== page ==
In part one of this blog I mentioned that some of the disturbed reflex areas that we detect on the feet will be psychosomatic in origins. It is quite possible that you have ‘worked’ on these areas without recognising them. This does not present a problem, and indeed once released through your administrations, it may have been the reason your patients, also experienced an emotional catharsis.
The potential psychosomatic component of our work is another reason why we should continually evaluate what the reflexes are telling us.
It is the subtle skill of touch that enables the detection and interpretation of those disturbed reflexes which need to be treated. Being unaware of this will mean that we merely work on the feet in a general way without understanding the wealth of information that lies beneath our fingertips.
This may feel pleasant to the patient, but the potential of the treatment is significantly reduced.
The traditional belief that a painful reflex corresponds to a physiological problem in its related area can be true - but is not always the case, and this has caused much confusion. This is why I have drawn attention to another way of interpreting what the reflexes can reveal.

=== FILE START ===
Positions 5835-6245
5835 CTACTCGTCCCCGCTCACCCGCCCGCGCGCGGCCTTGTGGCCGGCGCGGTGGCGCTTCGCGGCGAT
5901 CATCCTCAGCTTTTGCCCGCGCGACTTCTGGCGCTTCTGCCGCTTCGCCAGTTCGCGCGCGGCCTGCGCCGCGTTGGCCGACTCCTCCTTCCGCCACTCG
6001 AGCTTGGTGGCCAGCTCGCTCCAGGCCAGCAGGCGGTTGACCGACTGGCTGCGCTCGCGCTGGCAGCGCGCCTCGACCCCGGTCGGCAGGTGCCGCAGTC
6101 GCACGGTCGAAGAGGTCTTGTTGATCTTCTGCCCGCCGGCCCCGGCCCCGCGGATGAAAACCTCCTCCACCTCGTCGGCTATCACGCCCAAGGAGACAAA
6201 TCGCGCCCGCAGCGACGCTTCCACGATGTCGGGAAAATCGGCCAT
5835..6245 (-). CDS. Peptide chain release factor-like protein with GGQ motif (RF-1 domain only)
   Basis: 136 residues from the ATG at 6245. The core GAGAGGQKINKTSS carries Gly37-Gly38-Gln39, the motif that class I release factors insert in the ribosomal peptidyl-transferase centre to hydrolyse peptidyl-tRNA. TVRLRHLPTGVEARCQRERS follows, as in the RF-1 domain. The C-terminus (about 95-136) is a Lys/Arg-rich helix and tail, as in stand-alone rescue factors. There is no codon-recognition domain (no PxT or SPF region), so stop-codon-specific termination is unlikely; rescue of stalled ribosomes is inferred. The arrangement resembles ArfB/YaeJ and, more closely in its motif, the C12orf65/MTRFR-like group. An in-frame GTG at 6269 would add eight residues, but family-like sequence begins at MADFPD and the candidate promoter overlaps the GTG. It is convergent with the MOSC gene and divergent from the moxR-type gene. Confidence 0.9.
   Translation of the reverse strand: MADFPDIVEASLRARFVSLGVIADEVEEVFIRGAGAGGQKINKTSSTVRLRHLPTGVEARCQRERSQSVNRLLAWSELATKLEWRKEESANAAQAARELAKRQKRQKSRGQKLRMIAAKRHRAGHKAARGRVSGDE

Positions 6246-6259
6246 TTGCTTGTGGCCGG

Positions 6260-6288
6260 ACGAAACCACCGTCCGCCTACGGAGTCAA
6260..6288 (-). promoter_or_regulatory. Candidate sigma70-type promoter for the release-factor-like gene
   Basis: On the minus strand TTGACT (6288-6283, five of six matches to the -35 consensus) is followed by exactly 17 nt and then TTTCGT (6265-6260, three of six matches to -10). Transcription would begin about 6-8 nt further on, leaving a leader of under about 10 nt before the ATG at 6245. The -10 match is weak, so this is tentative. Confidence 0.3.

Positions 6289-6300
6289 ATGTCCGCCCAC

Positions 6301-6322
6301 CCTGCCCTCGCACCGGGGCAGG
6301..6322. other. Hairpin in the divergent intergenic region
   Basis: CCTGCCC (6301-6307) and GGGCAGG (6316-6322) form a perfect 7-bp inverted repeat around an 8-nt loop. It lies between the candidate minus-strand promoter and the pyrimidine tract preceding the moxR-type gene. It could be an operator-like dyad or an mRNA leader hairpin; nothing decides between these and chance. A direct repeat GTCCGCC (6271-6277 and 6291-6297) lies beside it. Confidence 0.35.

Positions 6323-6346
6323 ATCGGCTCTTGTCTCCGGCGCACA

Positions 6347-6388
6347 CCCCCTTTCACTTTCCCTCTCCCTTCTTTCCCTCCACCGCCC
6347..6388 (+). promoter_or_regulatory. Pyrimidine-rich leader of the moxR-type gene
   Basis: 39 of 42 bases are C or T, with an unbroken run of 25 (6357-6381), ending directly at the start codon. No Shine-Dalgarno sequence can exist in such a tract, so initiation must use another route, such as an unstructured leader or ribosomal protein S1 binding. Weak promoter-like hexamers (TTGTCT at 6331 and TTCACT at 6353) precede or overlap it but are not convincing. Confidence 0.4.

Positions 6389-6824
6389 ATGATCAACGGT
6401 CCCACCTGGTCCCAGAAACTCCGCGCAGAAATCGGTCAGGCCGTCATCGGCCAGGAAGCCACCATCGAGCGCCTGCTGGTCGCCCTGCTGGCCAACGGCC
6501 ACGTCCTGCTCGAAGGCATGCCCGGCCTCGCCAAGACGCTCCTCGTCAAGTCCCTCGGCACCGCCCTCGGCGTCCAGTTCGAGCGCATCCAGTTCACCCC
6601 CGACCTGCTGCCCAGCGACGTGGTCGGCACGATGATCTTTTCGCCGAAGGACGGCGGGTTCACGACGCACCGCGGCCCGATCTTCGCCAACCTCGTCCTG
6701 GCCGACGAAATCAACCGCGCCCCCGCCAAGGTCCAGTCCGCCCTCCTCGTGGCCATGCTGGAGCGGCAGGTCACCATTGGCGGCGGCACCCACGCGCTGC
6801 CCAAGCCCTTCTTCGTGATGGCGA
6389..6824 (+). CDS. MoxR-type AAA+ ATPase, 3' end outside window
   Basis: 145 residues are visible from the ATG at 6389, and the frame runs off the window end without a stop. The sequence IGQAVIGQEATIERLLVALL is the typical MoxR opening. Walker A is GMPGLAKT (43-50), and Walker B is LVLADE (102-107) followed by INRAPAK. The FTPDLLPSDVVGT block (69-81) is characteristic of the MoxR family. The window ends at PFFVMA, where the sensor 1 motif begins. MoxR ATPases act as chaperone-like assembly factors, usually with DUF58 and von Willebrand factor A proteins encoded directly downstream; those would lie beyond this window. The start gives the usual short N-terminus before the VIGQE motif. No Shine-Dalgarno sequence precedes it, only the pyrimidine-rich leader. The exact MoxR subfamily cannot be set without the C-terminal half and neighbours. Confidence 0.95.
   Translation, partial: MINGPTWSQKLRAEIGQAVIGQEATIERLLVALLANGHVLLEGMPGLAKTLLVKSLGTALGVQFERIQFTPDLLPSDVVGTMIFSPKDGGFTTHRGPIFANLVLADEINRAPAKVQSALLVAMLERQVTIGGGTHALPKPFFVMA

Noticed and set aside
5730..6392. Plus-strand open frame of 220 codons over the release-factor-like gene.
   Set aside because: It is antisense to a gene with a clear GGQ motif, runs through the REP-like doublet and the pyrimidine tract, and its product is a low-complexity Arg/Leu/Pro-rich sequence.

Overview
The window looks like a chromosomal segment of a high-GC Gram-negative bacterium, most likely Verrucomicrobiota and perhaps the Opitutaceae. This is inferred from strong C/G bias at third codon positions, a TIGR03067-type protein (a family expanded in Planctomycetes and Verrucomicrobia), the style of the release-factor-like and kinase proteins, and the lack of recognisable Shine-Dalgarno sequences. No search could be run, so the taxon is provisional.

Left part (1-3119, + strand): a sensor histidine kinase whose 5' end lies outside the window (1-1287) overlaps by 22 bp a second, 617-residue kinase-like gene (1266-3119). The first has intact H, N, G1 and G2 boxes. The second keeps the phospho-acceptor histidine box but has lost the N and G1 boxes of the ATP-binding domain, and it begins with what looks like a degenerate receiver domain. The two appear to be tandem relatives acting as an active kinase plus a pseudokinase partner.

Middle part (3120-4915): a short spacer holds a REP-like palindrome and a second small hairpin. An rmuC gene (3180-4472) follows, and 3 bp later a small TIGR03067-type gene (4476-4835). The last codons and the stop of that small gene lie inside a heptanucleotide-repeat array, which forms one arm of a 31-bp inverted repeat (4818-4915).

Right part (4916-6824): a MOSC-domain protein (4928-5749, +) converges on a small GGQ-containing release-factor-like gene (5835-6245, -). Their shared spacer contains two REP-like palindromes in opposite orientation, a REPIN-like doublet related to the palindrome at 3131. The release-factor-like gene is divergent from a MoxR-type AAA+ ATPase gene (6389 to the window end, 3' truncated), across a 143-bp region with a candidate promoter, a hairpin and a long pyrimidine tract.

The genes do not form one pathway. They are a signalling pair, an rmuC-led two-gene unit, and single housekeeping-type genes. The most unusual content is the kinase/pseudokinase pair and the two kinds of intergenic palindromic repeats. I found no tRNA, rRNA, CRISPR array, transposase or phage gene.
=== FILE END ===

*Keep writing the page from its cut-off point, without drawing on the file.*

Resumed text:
I mentioned in Part 1. That - as with the feet, there are areas all over the body; where sometimes very subtle changes in the tissues can be detected. These changes have unique ‘signatures’ and can reveal a lot of information.
I consider the skin an extension of the brain and nervous system, through which mind/body interactions are revealed.
In reflexology one can detect these changes more readily on some feet than others, particularly at the beginning of one’s practice. However, with perseverance and close attention to the information coming through your fingers, an acute sense of touch will develop. This is where your reflexology journey really begins.
Eunice Ingham described it perfectly in the title of her book, ‘Stories The Feet Can Tell’.
My forthcoming book goes into this subject in far greater detail.
My Best Wishes